Faith Shifting: Finding the right language

One of the gifts of Kathy Escobar’s book, Faith Shiftand her website is how she provides language to describe what people are going through. She defines shifting as “When we start to ask questions, have doubts, become restless but things are still manageable and nothing significant changes related to church, etc.”

Implicit in the understanding of a faith shift is that one needs to have had a fairly solid understanding of faith – what one needs to believe, how to learn/grow, and what one ought to do – before it can actually go through a shift. Escobar refers to this prior stage of faith as fusing. She defines this fusing aspect of faith in hindsight, from out of the perspective of faith shifting (and even rebuilding). The word, fusing, points to a certain level of rigidity in the system, something that might be seen looking back, even if one does/did not experience this phase of faith as having been rigid. In her own words, Escobar defines fusing as being “Where our faith is formed (and sometimes stays for a long time because so many churches and systems are built on this season of our faith); the core values are certainty, conformity, and affiliation.” As she describes fusing more extensively, she notes that it involves “Certainty about core doctrinal beliefs that feel unshakeable and clear. Conformity and learning the norms of the group. Most of the groups and systems in Fusing are homogeneous. There’s a clear sense of what it means to be part, what we need to believe, do, think, or act appropriately in the system. And affiliation–being part of something bigger than us, having a “family” and a team to belong to.”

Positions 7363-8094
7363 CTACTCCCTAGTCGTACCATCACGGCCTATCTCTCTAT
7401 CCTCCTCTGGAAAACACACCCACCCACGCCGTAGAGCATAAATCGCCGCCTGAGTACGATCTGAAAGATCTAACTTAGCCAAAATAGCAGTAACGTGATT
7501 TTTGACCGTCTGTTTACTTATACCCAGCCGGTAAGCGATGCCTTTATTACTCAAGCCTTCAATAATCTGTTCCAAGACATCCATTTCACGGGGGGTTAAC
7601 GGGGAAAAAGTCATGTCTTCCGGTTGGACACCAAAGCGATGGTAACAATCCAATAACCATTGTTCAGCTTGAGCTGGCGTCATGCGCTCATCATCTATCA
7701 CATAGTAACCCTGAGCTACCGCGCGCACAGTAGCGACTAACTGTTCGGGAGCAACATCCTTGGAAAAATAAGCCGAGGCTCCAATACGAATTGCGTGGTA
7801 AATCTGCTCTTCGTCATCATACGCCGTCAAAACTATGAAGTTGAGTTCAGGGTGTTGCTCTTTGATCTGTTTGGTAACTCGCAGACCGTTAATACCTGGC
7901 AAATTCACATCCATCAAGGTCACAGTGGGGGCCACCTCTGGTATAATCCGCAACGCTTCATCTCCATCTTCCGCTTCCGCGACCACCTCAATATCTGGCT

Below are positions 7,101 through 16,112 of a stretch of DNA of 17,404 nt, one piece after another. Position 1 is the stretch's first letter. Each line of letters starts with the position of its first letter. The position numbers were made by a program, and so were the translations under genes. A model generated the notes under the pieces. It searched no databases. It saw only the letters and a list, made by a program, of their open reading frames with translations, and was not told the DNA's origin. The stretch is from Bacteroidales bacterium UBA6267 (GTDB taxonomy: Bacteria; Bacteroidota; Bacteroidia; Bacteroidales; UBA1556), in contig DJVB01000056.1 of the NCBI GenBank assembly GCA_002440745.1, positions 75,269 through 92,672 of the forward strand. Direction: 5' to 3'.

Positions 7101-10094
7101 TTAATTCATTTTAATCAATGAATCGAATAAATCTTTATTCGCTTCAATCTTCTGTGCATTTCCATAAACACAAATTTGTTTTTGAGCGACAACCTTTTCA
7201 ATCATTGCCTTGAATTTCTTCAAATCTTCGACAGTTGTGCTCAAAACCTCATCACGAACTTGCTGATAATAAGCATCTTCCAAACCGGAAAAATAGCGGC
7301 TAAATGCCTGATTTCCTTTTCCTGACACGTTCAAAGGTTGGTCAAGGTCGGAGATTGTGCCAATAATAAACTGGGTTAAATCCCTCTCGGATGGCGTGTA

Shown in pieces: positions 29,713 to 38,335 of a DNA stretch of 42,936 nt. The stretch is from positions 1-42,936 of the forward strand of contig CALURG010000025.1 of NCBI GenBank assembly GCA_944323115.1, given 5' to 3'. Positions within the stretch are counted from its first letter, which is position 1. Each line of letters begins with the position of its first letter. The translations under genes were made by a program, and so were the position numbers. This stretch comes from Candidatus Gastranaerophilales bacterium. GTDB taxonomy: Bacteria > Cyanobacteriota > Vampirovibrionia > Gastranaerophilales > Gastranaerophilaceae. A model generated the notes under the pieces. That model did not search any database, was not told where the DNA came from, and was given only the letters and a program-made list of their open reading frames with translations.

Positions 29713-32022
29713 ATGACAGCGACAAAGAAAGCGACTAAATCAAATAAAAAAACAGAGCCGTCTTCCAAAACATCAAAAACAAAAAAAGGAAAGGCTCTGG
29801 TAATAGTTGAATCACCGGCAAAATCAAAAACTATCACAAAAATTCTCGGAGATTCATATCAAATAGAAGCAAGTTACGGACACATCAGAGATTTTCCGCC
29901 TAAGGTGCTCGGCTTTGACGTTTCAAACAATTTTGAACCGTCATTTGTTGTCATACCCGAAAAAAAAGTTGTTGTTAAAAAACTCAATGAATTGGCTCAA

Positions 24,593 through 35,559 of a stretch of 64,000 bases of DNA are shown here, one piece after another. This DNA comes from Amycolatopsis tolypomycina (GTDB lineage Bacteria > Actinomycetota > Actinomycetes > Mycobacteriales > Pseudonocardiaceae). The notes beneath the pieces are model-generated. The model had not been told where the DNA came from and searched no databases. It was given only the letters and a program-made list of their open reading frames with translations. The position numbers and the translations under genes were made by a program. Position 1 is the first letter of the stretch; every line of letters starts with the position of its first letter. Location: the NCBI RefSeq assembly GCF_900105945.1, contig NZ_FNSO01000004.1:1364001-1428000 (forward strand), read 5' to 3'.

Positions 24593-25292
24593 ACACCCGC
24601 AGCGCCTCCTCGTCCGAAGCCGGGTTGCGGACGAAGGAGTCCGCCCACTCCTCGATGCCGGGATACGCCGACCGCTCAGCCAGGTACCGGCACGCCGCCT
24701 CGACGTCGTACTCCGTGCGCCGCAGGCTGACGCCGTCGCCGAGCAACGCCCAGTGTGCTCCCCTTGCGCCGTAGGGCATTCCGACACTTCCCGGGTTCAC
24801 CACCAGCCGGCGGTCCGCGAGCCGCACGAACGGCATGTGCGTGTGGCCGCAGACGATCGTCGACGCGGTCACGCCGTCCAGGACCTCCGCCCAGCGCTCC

Fusing thus happens before a faith shift. During a faith shift, one has control over how one can react, choosing either to return or to unravel. If one returns, then one becomes part of the fusing aspect of faith again. If one unravels, that continues until one severs and/or rebuilds. Further definitions of those concepts can be found on this website in the coming weeks or on Kathy Escobar’s website (or in her book).